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2.10.3 Transition to the stewardship phase

Contents Consideration of non-radiological hazards

When an extended period of institutional control is the selected management option for the site, the active remediation period will be followed by a period where control might be transferred to the steward, who might be another party. This would require appropriate planning and regulatory control [BANAEE]. The major milestone in this process is the decision that clean-up has been achieved.

Transition criteria

Regulatory based transition criteria Results of the periodic review indicate that the results of the remediation actions meet the plans.
For sites where residues remain a post-closure plan has been approved, a survey plan recorded and the ompetent authorities notified of the volumes and types of residues present.
Performance assessment has been made and analysis requirements have been met.
Title, deeds, property transfer documentation and any deed restrictions or covenants have been put into place prior to the transition.
The long term stewardship plan has been approved by the competent authorities.

Infrastructure transition needs All required physical and administrative institutional controls are in good condition.
All accesses and utilities required for the site have been maintained.
Monitoring wells, monitoring equipment and ancillary equipment are in good condition.
Monitoring data and maintenance records have been reviewed to determine the condition of the wells, and procedures are in place for maintaining and monitoring the performance of the equipment.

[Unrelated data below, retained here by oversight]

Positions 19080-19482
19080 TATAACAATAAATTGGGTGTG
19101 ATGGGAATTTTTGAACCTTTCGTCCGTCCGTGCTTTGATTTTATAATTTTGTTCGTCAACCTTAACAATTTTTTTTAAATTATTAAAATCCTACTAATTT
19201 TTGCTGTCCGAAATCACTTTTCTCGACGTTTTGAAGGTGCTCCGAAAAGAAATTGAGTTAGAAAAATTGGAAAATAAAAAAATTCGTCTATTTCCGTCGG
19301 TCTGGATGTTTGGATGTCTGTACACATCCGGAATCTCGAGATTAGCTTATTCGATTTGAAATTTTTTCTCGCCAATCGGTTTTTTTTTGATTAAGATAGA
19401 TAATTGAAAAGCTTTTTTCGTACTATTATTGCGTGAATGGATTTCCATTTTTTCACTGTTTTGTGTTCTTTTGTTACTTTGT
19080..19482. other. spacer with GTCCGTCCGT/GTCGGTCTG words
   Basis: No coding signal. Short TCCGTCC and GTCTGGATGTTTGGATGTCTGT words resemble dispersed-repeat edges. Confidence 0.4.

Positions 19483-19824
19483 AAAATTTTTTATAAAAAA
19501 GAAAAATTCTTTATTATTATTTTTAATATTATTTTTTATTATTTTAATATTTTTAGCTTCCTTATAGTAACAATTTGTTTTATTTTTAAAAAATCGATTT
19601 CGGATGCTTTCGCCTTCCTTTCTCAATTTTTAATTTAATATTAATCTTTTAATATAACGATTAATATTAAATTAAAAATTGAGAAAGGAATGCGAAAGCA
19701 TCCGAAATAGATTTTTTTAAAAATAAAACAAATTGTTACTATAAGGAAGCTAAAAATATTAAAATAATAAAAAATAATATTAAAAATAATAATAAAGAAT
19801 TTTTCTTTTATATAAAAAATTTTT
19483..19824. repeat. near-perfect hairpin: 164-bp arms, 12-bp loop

Any leachate collection system, related monitoring equipment and ancillary equipment are in good condition.
Groundwater remediation equipment is operational, maintained and monitored.
Engineered caps or covers are in good condition. Monitoring data or the results of periodic reviews indicate that the cap is performing in accordance with closure requirements.
Physical site boundaries have been located and are consistent with the legal description recorded with the appropriate authorities and any deed restrictions.

Record keeping The project file contains management plans, i.e. sampling, quality assurance and quality control (QA/QC) and monitoring plans, and final decontamination and decommissioning reports.
Monitoring data and maintenance records have been reviewed to determine the condition of the wells, and procedures are in place for conducting maintenance and monitoring performance of the equipment.
Data necessary for long term stewardship have been identified and documented, and the data types have been defined.
Institutional control requirements have, if required, been incorporated into the land use plan.